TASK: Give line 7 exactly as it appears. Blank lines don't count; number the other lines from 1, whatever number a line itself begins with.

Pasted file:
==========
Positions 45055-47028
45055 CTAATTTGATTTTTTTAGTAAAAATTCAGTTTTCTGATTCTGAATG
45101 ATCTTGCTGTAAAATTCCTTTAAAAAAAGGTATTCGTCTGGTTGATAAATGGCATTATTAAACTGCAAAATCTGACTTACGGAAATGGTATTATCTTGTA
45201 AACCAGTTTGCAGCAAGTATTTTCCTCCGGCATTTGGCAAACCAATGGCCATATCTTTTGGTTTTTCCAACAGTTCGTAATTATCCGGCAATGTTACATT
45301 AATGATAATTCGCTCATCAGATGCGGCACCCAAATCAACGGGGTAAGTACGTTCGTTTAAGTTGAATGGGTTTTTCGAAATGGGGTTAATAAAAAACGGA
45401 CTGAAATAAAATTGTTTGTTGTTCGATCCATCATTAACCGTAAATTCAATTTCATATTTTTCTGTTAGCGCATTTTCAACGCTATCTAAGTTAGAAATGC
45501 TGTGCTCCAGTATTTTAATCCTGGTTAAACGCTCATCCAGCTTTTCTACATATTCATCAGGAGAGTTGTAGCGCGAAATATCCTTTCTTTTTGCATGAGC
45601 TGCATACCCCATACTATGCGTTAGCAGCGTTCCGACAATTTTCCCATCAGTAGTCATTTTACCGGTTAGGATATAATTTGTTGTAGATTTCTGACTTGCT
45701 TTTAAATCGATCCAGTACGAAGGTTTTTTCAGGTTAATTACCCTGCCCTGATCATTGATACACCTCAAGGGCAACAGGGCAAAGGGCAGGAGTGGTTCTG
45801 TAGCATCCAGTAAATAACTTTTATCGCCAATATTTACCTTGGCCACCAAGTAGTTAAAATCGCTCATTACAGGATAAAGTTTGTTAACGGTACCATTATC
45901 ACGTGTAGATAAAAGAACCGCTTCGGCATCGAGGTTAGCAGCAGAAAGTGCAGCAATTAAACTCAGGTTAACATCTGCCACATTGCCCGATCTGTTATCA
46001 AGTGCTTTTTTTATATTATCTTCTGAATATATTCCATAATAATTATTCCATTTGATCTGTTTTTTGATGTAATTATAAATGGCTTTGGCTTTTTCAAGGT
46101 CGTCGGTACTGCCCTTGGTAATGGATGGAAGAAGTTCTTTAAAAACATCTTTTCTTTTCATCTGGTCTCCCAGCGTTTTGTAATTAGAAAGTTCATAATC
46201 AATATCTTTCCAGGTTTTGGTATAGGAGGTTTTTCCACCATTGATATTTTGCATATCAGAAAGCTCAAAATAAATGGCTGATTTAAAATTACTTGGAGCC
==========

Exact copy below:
45501 TGTGCTCCAGTATTTTAATCCTGGTTAAACGCTCATCCAGCTTTTCTACATATTCATCAGGAGAGTTGTAGCGCGAAATATCCTTTCTTTTTGCATGAGC